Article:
I’ve recently become quite obsessed with the card game Euchre. If you aren’t familiar with it, I highly recommend you learn it, because it’s amazing. However, one limitation is that it only works for exactly four players. I often found myself wishing that it would work for slightly larger groups, because there were often 6 people on hand, and having two left over was terribly annoying. Thus, Peuchre was born. Peuchre is a variant of Euchre that is played with 6 people. It’s similar to Euchre in many ways, but has several key differences that add layers of complexity and strategy. The original ideas and rules for Peuchre are courtesy of Mr. Dan Murphy, a science teacher of mine. These rules were tested and expanded upon by several of my friends. So, without further ado, Peuchre:
Deck: 6 through Ace of each suit, 3 sets of 2, 3, and 5 used for scoring.
Beginning the game:
- All players sit in a hexagon such that they are across from their partner.
- One of the partners is designated to keep score using a 2, 3, and 5. The score cards are laid out into a triangle, with each card having one edge above a card and one edge below. To keep track of the game score these cards will begin face down and then turned face up and have various pips showing to keep score.
- A dealer must be decided to begin the game. This is accomplished by dealing out cards to players until a black jack is turned up; this player becomes the dealer.
Playing a hand:
- The dealer shuffles the deck by rifling or cutting at as much as they wish. The dealer then spreads the cards out face down between the players, known as “smearing”. The dealer then says “Be gone” and the other 5 players then use one finger, customarily their pinky, to pull one card at a time towards themselves until they have 5 cards. If two players both attempt to pull the same card, then the player with the smaller finger is awarded the card. Once the other 5 players have their cards, then the dealer may select their 5 cards in the same method. This will result in 6 cards remaining. The dealer stacks these cards, called the “catty”, in the middle and then bidding begins.
- The player to the left of the dealer then gets the chance to decide if they want the suit of the upturned card to be trump. The player can either call or pass. If the player calls, then the dealer picks up the upturned card and discards a different card from their hand. The calling player has committed their team to take at least 3 of the 5 possible tricks. If the player passes, then the player to their left then has the same opportunity and so on until it gets to the dealer. The dealer then has the chance to either call or pass. If the dealer passes then they take the upturned card and places it face down next to the catty and then turns up the following card. The same bidding process is repeated until a trump is decided or the catty is empty. if the catty is empty then the player to the left of the dealer is allowed to call any suit of their choice or pass. If it passes all the way to the dealer then the dealer can either call or pass. If the dealer passes then the hand is called a misdeal and the player to the dealer’s left begins to deal.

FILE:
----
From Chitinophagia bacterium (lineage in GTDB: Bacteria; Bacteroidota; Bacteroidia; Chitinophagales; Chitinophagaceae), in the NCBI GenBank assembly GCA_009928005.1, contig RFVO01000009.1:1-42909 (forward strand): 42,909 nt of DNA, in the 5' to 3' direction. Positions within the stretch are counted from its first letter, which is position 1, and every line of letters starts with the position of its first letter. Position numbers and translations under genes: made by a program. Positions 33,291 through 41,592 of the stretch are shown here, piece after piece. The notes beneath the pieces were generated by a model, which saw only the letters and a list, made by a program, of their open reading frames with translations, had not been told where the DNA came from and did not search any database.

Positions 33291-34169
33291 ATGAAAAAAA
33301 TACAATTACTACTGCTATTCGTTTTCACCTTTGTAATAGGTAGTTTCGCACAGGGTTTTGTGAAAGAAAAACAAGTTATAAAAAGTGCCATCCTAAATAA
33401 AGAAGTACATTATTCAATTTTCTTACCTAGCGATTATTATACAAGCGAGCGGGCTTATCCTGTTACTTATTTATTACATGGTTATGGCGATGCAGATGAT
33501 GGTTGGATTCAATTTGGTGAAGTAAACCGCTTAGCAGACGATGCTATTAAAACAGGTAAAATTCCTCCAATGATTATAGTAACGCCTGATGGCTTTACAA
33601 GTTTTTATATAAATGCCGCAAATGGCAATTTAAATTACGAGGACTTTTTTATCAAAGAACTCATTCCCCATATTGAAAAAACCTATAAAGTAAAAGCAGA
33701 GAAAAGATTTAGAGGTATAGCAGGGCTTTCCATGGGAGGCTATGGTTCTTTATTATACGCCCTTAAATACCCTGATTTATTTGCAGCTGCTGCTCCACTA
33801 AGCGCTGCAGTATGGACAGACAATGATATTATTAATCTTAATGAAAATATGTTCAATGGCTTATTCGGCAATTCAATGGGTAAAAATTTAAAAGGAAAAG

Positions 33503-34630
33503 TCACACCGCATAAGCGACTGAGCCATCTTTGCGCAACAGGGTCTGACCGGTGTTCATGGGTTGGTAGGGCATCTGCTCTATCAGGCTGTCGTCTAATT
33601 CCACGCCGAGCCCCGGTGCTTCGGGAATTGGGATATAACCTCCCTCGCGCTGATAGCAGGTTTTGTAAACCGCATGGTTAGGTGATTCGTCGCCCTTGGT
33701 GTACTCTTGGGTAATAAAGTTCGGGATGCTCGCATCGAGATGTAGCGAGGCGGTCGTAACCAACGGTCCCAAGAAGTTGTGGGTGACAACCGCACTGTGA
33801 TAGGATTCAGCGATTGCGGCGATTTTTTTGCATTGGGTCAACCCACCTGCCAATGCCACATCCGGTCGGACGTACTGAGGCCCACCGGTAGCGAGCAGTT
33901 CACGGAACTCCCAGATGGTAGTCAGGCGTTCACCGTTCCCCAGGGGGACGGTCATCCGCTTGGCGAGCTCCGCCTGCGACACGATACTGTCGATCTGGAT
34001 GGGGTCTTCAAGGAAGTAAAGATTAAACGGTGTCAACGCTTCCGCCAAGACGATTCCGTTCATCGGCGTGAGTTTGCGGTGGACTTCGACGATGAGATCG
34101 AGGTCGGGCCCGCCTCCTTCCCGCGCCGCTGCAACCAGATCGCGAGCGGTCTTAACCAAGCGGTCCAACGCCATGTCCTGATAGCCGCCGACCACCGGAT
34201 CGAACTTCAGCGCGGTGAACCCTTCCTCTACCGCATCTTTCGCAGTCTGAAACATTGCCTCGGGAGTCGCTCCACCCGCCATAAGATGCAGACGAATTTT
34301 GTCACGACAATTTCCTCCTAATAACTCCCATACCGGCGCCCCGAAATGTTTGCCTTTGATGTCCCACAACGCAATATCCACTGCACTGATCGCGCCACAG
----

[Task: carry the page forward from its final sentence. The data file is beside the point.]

- At the time of a call, the player can elect to “Go alone”. In this case, the caller’s partner will not play for the remainder of the hand. Doing so results in the possible scores for the calling team to be doubled. See scoring below.
- Once trump has been decided then the player to the dealer’s left leads any card from their hand that they choose. Play then proceeds left and players are required to follow suit if possible. If they cannot follow suit then they can play any card from their hand, including trump.
- Once all 6 players have played, the winner of the trick is decided. The winner of the trick is the player with the highest card of the suit led, unless trump was played, in which case the highest trump wins. The trump cards are ordered the same as in Euchre, the jack of the trump suit is the highest, followed by the jack of the same color, and then Ace, King, Queen, 10, 9, 8, 7, 6. All other suits are ordered normally, Ace high. The winner of the trick picks up the 6 cards and places the cards face down in front of them. The winner then leads for the next trick.
- After all 5 tricks have been played, score is decided. If the calling team does not make 3 tricks, then they have been “Peuchred” and both of the other teams gain 1 point. If the calling team makes 3 or 4 tricks, but not 5, then they receive 1 point. If the calling team takes all 5 then they are awarded 2 points. If the calling team went alone then the scores are doubled: 2 points for 3 or 4 tricks and 4 points for 5 tricks. The teams adjust their score cards as necessary to display their current point totals.
- The game is played to 10 points, when all pips of the score cards would be turned over.
- Once the hand is over and scored then the deal moves to the left and the next hand begins.
- The game is meant to be played fast. The group should decide upon a time limit for each decision in the game, i.e. the amount of time a player can look at their hand before deciding to call or pass, or in deciding what card to play. The customary time limit is 5 seconds. In the situations listed above, if the player fails to act in the time limit, then any other player can slap the violating team’s score card and they lose 1 point.
- The score cards must be laid out in a triangle with the corners overlapping as stated above. Failing to do so results in a “shot clock violation”, and the team must reorganize their score cards.
- It is important to note that after one team calls, the other two teams form an “alliance” are playing defense and must cooperate to play as defensively as possible. For example, it is unwise to trump your alliance member if they are already beating the calling team as that hurts your chances of trumping in the future.
Enjoy, and happy Peuchre-ing!